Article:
- It'll go toward supporting the 80 women currently enrolled in the WVPN, provide them with a mentor associated with their personal and professional goals, and bring them together for in-person professional development sessions.
- It'll help provide eventual placement for 40 women from the WVPN with Employment and Training case managers at Swords to Plowshares.
Thanks for all you've done, and let's continue supporting vets and milfams.
Posted on April 20th, 2015 by Craig Newmark
Hey, I've gotten lots of emails lately from folks who want to get more involved in tech. I figure the best way to advise 'em is to make connections between people doing good work. It seems counter-intuitive to double efforts, and the impact's greater when there's collaboration. Orgs that really have their boots on the ground will send me stuff, like social media, to share, and I really appreciate that.
Code for America
With winter melting, and spring coming into view, lots of folks are re-emerging and looking to get involved. My team and I generated a list of 5 ways to get involved in tech this spring.
- National Day of Civic Hacking is coming up. And, according to Code for America:
On June 6, 2015, thousands of people from across the United States will come together for National Day of Civic Hacking. The event will bring together urbanists, civic hackers, government staff, developers, designers, community organizers and anyone with the passion to make their city better. They will collaboratively build new solutions using publicly-released data, technology, and design processes to improve our communities and the governments that serve them. Anyone can participate; you don’t have to be an expert in technology, you just have to care about your neighborhood and community.
Find out where to participate and hack for change here. Can't participate, but want to give an hour? You can code for America right now – there are lots of open GitHub issues that could use your attention.
- Signup for the Women Who Tech TeleSummit. The 5th Women Who Tech TeleSummit, on April 29, 2015, features the most inspiring tech changemakers, disruptors, and startup entrepreneurs, speaking on topics like funding your own startup and pitfalls to avoid, disrupting the BS startup brogrammer culture, defining your startup vision, how to rock your pitch deck, etc. You can participate from anywhere – you just need a phone and the web.Speaking of Women Who Tech, they're just launching the first-ever Women Startup Challenge that'll help women crowdfund money for their startups (disclaimer: I'm one of the sponsors). You can either signup for the chance to win up to $50k cash, no strings attached, or spread the word so we can fund more women-led startups. Apply and find out more here.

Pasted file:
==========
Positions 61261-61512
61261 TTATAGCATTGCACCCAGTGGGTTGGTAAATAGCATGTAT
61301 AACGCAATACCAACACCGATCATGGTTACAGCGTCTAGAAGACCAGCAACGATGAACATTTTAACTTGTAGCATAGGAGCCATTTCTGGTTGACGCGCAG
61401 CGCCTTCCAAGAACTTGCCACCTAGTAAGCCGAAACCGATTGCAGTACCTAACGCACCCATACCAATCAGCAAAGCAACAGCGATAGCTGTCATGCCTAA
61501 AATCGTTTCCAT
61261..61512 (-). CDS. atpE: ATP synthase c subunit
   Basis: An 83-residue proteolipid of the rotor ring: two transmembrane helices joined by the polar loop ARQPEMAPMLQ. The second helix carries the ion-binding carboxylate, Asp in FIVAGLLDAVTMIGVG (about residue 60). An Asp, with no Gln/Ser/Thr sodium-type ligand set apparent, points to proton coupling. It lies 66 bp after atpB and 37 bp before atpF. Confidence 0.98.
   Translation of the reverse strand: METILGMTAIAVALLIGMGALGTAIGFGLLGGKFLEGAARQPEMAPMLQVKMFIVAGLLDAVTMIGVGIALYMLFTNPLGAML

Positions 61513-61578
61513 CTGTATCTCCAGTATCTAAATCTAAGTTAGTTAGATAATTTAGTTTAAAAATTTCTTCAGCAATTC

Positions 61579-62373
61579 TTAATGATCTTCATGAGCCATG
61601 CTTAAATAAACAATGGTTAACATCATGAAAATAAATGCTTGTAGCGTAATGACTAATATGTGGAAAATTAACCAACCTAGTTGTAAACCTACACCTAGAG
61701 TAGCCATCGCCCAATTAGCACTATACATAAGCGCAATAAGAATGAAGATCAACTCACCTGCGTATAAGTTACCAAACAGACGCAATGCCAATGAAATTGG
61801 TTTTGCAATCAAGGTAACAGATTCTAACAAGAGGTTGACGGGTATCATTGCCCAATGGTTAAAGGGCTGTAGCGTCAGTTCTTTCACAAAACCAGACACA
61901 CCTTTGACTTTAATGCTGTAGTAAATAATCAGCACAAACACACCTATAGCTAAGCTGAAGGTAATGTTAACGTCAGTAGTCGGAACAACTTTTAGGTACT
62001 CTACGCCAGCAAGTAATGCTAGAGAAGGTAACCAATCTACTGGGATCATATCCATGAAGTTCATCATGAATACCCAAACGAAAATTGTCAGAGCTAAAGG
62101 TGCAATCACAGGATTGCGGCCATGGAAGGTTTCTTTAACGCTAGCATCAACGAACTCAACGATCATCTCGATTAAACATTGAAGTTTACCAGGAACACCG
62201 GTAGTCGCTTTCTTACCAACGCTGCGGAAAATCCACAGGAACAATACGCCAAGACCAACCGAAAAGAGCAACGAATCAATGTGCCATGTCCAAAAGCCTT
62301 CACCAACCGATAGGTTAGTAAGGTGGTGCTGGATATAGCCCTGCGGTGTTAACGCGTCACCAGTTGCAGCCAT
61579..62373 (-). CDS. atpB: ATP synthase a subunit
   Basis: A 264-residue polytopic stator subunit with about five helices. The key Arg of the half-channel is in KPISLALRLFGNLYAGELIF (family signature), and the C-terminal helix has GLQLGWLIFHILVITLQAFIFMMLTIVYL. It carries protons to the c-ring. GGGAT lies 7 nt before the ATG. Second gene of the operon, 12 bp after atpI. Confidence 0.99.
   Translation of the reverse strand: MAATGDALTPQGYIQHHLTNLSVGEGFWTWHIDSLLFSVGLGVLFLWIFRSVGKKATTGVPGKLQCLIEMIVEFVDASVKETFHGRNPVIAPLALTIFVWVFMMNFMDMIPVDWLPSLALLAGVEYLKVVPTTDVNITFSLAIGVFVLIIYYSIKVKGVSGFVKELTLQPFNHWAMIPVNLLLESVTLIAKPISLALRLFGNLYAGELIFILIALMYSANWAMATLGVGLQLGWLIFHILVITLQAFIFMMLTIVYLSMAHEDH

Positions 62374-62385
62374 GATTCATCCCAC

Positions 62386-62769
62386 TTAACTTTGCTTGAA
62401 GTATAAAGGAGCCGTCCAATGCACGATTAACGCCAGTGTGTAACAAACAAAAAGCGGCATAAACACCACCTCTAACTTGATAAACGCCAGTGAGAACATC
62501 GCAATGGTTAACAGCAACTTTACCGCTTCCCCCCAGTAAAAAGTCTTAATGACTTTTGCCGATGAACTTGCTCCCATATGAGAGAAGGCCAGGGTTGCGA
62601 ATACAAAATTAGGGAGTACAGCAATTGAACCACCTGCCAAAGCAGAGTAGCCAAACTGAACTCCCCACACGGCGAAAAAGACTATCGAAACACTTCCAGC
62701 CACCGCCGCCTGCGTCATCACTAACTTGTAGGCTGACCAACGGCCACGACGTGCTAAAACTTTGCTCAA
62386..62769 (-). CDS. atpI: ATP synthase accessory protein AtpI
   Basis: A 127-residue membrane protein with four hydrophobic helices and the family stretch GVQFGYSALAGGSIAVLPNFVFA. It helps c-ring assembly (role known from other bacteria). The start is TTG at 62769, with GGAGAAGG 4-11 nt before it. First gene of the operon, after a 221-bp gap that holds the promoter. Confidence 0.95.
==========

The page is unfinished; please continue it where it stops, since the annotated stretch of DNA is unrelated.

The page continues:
- Help get more girls involved in coding. You can either volunteer to teach a Girls Who Code club, or you can start one in your community.Why does it matter? According to Girls Who Code, in middle school, 74% of girls express interest in Science, Technology, Engineering and Math (STEM), but when choosing a college major, just 0.3% of high school girls select computer science. Let's change the ratio.
- Check out the upcoming hackerspaces events worldwide. There might be something near you, and feel free to add to the list if you know about an event that's not listed.
- Black Girls Code (BGC) has lots of events coming up that you won't want to miss. BGC Dallas is hosting a Build a Game in a Day workshop that you can register for, or signup to volunteer for on Saturday April 25. The Bay Area BGC is hosting a parent/daughter workshop on Saturday May 9. You can signup here.
How are you going to get involved? And what would you add to this list? Thanks!
Posted on April 16th, 2015 by Craig Newmark
Folks, I've been working with the folks from Cornell's bird lab for some time now. They do great work, and also help me identify all the birds that visit my home office.
Next month they're launching the Global Big Day. For the past 30 years, the Cornell Lab’s biggest conservation fundraiser of the year has taken place in the spring in the form of “Big Day”.
They've gotta team of Lab staff, called the Sapsuckers, and a student team called the Redheads, who try to see or hear as many bird species in a 24 hour period as possible. Here's the deal: donors pledge amounts per bird, as counted by the Sapsuckers.
World bird map artwork by Team Redhead member Luke Seitz, a Bartels Science Illustration Intern at the Cornell Lab.
Two years ago, the Sapsuckers smashed the North American record with 294 species and they raised around $350,000 around the campaign.
This year, the Lab’s Centennial year, they're inviting everyone around the globe who loves birds to be a part of the team. Their goal is to raise $500,000 for conservation and, with help from birds everywhere, collectively tally 4,000 of the world’s 10,300 bird species in a single day. Please donate here, if you're able. This is the real deal for conservation and birding.
I'm pledging $1K to the Western Tanager, a bird that shows up unannounced at my home office…these guys rarely show, quite a treat when they do.
My team and I would love you to guess how many Western Tanagers will be counted on the Global Big Day. Leave your guess in the comments, and we'll post the winning number after May 9th.
Global Big Day will be on May 9. The Sapsuckers will be birding in Panama on May 9 and will be posting updates throughout the day on Facebook and Twitter. Can you help? Join in by using hashtag #GlobalBigDay.